PTV use a ‘touch on touch off’ system called myki, which has a variety of passes and discounts. The card will sting you $6 upfront, but it’s the only way to use public transport in Victoria; plus it’s refundable. At the absolute most, the card has a maximum daily cap of $8.20, which is reasonable for unlimited travel. If you’re planning on staying entirely within the CBD, don’t bother buying a card.
All myki information, including fares and passes, can be found on the PTV website. I also highly recommend downloading the PTV app to view real-time services and help plan your journey.
As expected, there is a massive array of budget-conscious accommodation throughout Melbourne. Even at the busiest times of the year, you’ll generally be able to find something to suit your needs. There are nearly 50 hostels and 300+ Airbnb’s to sift through, in and around the CBD. While the nearby suburbs are a great place to find convenient house sitting opportunities.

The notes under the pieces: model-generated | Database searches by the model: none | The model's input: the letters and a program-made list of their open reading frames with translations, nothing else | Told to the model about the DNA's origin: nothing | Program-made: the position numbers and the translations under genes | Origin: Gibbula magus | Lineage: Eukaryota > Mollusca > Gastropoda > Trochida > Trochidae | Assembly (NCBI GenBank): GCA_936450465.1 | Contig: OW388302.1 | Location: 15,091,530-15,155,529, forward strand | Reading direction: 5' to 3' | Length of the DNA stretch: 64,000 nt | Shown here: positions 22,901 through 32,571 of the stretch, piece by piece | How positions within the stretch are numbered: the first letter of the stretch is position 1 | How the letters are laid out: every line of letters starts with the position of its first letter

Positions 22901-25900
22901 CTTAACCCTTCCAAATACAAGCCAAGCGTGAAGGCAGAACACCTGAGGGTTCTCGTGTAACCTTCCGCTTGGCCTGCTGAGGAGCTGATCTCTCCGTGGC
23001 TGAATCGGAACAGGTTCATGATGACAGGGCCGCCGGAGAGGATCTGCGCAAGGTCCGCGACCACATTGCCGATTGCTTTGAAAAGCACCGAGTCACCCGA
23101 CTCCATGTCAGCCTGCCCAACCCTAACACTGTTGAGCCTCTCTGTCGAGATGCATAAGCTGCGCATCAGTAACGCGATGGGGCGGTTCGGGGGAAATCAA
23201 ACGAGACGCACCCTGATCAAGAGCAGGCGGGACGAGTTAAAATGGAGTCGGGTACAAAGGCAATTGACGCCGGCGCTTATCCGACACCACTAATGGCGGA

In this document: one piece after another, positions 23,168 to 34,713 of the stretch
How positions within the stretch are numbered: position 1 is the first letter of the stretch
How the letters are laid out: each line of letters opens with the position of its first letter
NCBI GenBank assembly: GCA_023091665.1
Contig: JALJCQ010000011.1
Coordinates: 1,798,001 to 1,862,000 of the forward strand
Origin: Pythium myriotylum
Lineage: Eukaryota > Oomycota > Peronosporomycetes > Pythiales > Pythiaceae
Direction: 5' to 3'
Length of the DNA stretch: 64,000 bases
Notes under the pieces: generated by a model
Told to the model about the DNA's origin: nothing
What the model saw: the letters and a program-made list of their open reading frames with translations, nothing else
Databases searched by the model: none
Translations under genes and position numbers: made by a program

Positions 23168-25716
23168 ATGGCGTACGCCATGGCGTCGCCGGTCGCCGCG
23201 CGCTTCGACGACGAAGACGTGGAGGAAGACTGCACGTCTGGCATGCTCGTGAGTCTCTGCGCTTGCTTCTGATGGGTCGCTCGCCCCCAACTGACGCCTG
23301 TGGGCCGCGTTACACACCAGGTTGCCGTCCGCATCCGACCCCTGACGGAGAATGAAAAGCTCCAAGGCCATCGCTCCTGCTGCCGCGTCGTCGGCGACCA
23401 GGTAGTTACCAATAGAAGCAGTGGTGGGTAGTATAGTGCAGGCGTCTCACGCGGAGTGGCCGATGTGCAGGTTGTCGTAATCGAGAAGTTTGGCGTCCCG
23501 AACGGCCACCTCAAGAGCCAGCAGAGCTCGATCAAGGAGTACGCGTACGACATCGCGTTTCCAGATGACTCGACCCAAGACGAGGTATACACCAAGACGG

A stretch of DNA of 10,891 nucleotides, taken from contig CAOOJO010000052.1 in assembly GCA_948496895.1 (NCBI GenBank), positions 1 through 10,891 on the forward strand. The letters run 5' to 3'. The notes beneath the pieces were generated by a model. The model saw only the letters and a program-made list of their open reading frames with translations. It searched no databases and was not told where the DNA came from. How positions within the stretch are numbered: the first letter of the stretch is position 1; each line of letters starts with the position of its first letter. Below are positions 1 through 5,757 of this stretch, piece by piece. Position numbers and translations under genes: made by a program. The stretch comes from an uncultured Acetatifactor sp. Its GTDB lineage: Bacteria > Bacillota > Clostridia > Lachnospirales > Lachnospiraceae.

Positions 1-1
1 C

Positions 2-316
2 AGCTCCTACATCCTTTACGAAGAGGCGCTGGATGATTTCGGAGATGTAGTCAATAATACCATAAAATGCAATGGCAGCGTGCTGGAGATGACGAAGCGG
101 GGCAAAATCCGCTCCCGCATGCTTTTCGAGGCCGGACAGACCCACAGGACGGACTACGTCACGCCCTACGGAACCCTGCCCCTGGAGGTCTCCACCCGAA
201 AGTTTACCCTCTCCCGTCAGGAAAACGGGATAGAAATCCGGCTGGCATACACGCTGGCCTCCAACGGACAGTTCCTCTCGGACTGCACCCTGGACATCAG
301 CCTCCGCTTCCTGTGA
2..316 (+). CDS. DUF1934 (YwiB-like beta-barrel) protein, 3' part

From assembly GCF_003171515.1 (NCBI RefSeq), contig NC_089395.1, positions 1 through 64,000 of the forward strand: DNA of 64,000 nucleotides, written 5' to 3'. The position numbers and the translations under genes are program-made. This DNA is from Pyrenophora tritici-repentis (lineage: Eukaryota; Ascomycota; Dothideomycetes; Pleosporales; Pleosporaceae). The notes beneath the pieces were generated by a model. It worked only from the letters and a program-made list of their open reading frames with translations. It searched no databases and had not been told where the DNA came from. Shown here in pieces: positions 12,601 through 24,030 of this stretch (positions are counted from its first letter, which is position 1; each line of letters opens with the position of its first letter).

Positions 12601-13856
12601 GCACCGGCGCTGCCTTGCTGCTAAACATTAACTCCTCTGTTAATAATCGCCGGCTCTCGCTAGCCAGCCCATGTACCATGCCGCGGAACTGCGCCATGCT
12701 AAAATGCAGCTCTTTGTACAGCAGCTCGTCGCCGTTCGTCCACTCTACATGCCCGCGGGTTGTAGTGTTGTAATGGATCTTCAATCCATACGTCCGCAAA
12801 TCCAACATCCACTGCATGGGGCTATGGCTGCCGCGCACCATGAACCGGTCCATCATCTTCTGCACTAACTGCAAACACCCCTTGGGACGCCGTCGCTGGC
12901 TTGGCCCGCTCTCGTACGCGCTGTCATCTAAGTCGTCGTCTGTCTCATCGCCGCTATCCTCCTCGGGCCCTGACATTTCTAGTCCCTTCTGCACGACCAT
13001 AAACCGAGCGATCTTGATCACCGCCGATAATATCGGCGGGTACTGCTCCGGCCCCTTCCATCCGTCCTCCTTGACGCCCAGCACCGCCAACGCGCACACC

Melbourne has free WIFI across the CBD. That’s right! Get access to your emails, social media accounts, book accommodation; all without having to run around looking for an internet café. You have a maximum of 250MB per device/per day, so you’re not going to be able to download that HD movie you’ve been eyeing off. But it’s handy and simple to setup.
You can find all other information on the VicFreeWifi section of the Victorian Government website.
If you’re looking for somewhere that’s a little more steady, stable and secure I thoroughly recommend the State Library of Victoria. I snuck in here on several occasions when I needed a quiet place to work. The internet is free and the speed was ace.